British. Scottish Highland Infantry officer's Cross Hilt Broadsword
» British. Scottish Highland Infantry officer's Cross Hilt Broadsword
The cross hilt pattern of broadsword guard saw its first use among Highland infantry regiments in the 1860’s and was formally accepted in Dress Regulations in 1883. There are six varieties of the cross hilt guard, differing mainly in the style of the finials. The finials on this example are regulation pattern for the Argyll & Sutherland, Seaforth and Cameron Highlanders. This broadsword is believed to have been the property of an officer of the Argyll & Sutherland Highlanders.
The 838mm double-edged (broadsword) blade has two narrow central fullers and terminates in a spear point. The blade has been professionally service sharpened and retains its fighting edges. The blade is in very good condition and is etched with the royal cypher of King George V amidst arches and thistles. There are some mild speckles of tarnish amongst the etching and one small patch of pale tarnish towards the point on one side.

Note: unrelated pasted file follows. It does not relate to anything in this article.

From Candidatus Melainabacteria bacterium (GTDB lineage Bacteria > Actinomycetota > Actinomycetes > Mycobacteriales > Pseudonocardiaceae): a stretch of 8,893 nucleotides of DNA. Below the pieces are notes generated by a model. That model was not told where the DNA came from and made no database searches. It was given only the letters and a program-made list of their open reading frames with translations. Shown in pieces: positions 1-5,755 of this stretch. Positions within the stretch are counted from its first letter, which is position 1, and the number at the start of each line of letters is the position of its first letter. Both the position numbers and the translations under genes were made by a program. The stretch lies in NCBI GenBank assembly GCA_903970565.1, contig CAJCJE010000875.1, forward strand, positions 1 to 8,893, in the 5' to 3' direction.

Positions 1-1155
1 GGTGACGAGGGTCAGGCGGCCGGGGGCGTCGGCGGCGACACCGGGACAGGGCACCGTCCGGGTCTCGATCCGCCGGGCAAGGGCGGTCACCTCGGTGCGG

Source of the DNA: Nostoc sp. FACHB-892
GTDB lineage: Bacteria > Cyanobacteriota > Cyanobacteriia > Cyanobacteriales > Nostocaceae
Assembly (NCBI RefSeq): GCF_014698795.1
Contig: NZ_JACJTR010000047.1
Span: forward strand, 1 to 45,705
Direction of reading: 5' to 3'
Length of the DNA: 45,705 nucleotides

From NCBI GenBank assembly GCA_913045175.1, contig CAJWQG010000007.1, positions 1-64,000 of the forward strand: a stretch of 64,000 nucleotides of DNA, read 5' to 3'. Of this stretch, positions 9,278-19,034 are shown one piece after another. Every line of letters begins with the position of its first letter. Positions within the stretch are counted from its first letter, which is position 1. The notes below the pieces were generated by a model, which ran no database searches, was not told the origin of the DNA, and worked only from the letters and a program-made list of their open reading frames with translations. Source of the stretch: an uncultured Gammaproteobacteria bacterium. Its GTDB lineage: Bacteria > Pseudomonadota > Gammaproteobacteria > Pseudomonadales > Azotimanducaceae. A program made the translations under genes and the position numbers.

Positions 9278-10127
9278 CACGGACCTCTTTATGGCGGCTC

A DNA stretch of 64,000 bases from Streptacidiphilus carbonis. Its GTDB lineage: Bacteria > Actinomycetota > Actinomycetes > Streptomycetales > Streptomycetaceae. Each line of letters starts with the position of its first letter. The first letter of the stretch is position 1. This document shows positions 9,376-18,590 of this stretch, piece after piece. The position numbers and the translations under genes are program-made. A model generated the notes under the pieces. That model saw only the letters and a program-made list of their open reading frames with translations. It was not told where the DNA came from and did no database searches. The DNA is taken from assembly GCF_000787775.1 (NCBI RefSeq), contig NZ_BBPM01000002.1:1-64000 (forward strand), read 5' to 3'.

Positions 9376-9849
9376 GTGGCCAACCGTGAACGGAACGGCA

The ricasso bears the retailer’s details, Marshall & Aitken, 25 George Street, Edinburgh. The obverse ricasso bears a brass proof disk showing a fleur de lys below the word Proved. The spine of the ricasso bears the serial number 7308. The blade retains its original washer.
The broadsword is complete with its plated steel dress scabbard with twin suspension rings and a ball terminal. The scabbard is in very good condition with only two small patches of tarnish to the plating. The sword sheathes and draws smoothly and is held firmly within the scabbard.
This is an excellent example of a scarce Highland infantry officer’s WW1 era broadsword. The serial number on the blade may enable the identification of the sword’s original owner.